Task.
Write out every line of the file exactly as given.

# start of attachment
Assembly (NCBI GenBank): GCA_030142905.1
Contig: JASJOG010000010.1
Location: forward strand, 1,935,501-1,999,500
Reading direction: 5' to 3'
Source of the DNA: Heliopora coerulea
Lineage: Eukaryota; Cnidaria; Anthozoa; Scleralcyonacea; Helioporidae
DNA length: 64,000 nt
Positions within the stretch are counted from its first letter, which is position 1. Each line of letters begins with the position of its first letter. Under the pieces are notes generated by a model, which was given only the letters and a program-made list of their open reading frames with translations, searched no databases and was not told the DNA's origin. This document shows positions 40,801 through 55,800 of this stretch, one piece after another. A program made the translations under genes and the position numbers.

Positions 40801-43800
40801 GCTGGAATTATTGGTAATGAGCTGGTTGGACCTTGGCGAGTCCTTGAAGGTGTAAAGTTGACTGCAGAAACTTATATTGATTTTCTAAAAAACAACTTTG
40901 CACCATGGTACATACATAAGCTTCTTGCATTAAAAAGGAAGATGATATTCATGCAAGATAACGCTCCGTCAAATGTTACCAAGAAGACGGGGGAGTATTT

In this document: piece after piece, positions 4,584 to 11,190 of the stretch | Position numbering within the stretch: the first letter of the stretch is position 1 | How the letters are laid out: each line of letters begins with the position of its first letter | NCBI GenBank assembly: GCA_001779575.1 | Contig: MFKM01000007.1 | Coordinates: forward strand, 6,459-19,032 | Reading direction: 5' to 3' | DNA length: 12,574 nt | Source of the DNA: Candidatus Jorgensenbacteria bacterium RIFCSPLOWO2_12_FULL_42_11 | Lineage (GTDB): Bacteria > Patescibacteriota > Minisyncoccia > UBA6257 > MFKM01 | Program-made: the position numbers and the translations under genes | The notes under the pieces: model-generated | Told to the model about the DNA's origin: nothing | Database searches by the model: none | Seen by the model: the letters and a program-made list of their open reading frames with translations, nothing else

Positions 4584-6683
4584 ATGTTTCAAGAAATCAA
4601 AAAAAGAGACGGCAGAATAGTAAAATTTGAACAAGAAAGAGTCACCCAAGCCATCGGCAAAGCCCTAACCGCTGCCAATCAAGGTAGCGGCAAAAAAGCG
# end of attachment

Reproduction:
Assembly (NCBI GenBank): GCA_030142905.1
Contig: JASJOG010000010.1
Location: forward strand, 1,935,501-1,999,500
Reading direction: 5' to 3'
Source of the DNA: Heliopora coerulea
Lineage: Eukaryota; Cnidaria; Anthozoa; Scleralcyonacea; Helioporidae
DNA length: 64,000 nt
Positions within the stretch are counted from its first letter, which is position 1. Each line of letters begins with the position of its first letter. Under the pieces are notes generated by a model, which was given only the letters and a program-made list of their open reading frames with translations, searched no databases and was not told the DNA's origin. This document shows positions 40,801 through 55,800 of this stretch, one piece after another. A program made the translations under genes and the position numbers.

Positions 40801-43800
40801 GCTGGAATTATTGGTAATGAGCTGGTTGGACCTTGGCGAGTCCTTGAAGGTGTAAAGTTGACTGCAGAAACTTATATTGATTTTCTAAAAAACAACTTTG
40901 CACCATGGTACATACATAAGCTTCTTGCATTAAAAAGGAAGATGATATTCATGCAAGATAACGCTCCGTCAAATGTTACCAAGAAGACGGGGGAGTATTT

In this document: piece after piece, positions 4,584 to 11,190 of the stretch | Position numbering within the stretch: the first letter of the stretch is position 1 | How the letters are laid out: each line of letters begins with the position of its first letter | NCBI GenBank assembly: GCA_001779575.1 | Contig: MFKM01000007.1 | Coordinates: forward strand, 6,459-19,032 | Reading direction: 5' to 3' | DNA length: 12,574 nt | Source of the DNA: Candidatus Jorgensenbacteria bacterium RIFCSPLOWO2_12_FULL_42_11 | Lineage (GTDB): Bacteria > Patescibacteriota > Minisyncoccia > UBA6257 > MFKM01 | Program-made: the position numbers and the translations under genes | The notes under the pieces: model-generated | Told to the model about the DNA's origin: nothing | Database searches by the model: none | Seen by the model: the letters and a program-made list of their open reading frames with translations, nothing else

Positions 4584-6683
4584 ATGTTTCAAGAAATCAA
4601 AAAAAGAGACGGCAGAATAGTAAAATTTGAACAAGAAAGAGTCACCCAAGCCATCGGCAAAGCCCTAACCGCTGCCAATCAAGGTAGCGGCAAAAAAGCG